• The lunar maria or “seas” were formed by ancient lunar volcanic activity.
  • Because there’s no air on the moon, sound can’t travel above the surface — so if a tree fell on the moon, it wouldn’t make a peep. How the tree got there would be another story…

Hello, Neighbor!

Hello! Thanks for visiting our moon missions blog. We’re expanding the blog focus from two moon missions to relating information about the moon as “Our Nearest Neighbor.” New posts will focus on observations of the moon, ongoing studies of Apollo era data, flybys and investigations  from Discovery and Lunar Quest Missions — these observations and missions continue contributing to our knowledge base — in this space we will share what we persist to uncover about “our nearest neighbor.”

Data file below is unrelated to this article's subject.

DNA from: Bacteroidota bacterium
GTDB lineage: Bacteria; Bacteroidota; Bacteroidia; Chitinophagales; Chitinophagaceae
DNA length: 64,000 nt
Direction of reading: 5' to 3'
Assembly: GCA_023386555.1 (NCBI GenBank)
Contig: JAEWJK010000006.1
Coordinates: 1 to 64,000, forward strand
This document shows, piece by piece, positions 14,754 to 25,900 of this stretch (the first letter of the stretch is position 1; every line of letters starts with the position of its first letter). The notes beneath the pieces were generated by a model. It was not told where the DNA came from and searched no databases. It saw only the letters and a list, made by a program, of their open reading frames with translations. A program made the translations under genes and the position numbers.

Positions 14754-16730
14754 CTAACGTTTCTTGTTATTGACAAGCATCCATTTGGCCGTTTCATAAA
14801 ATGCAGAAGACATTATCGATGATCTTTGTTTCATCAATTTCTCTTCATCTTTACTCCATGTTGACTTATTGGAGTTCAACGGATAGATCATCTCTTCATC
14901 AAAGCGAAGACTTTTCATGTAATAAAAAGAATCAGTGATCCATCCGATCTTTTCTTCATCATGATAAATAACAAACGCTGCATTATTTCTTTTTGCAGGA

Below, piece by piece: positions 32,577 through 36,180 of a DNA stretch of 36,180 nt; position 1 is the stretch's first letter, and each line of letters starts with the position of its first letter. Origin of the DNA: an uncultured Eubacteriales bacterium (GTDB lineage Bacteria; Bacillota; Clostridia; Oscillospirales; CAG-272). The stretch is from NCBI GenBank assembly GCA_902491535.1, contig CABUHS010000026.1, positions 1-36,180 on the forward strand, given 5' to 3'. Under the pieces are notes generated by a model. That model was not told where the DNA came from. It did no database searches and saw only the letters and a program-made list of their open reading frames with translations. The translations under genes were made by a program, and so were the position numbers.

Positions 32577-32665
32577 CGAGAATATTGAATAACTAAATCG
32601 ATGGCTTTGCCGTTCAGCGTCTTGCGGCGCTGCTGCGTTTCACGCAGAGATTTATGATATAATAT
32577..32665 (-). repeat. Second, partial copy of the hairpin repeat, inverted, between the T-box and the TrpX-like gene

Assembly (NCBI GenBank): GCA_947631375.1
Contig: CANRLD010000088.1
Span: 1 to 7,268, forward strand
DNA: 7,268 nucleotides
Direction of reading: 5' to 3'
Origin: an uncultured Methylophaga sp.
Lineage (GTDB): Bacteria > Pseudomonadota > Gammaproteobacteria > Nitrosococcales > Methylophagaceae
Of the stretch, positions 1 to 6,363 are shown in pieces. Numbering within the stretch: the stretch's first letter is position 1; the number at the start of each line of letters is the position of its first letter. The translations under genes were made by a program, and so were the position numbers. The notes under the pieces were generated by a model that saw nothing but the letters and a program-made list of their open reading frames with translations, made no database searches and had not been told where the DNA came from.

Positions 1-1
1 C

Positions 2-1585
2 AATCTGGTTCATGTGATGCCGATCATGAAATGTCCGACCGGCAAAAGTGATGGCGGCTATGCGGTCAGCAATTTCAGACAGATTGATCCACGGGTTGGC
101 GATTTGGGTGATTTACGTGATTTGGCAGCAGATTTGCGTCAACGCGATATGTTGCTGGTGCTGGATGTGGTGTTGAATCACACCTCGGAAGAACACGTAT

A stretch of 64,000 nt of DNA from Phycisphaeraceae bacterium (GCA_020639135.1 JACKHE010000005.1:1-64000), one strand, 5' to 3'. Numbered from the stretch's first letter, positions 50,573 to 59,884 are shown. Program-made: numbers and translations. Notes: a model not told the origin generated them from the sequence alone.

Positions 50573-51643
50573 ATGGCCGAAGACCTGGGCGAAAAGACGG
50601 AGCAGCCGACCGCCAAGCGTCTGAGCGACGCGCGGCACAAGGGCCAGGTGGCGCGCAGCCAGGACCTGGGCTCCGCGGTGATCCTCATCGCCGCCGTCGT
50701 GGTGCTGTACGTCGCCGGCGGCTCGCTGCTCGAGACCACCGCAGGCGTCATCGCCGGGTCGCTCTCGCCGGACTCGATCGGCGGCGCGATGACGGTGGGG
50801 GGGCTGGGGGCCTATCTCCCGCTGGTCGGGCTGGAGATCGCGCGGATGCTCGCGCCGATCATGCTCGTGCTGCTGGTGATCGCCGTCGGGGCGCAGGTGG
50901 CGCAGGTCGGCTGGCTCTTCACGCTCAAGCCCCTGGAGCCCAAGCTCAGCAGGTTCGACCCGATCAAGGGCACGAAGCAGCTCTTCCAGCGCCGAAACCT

Apollo 8 image of the moon. (NASA)

Stay tuned as we continue to challenge the human spirit through exploration and discovery. Meanwhile, learn about some exciting and recent revelations about the moon’s Earth-like core: https://www.nasa.gov/topics/moonmars/features/lunar_core.html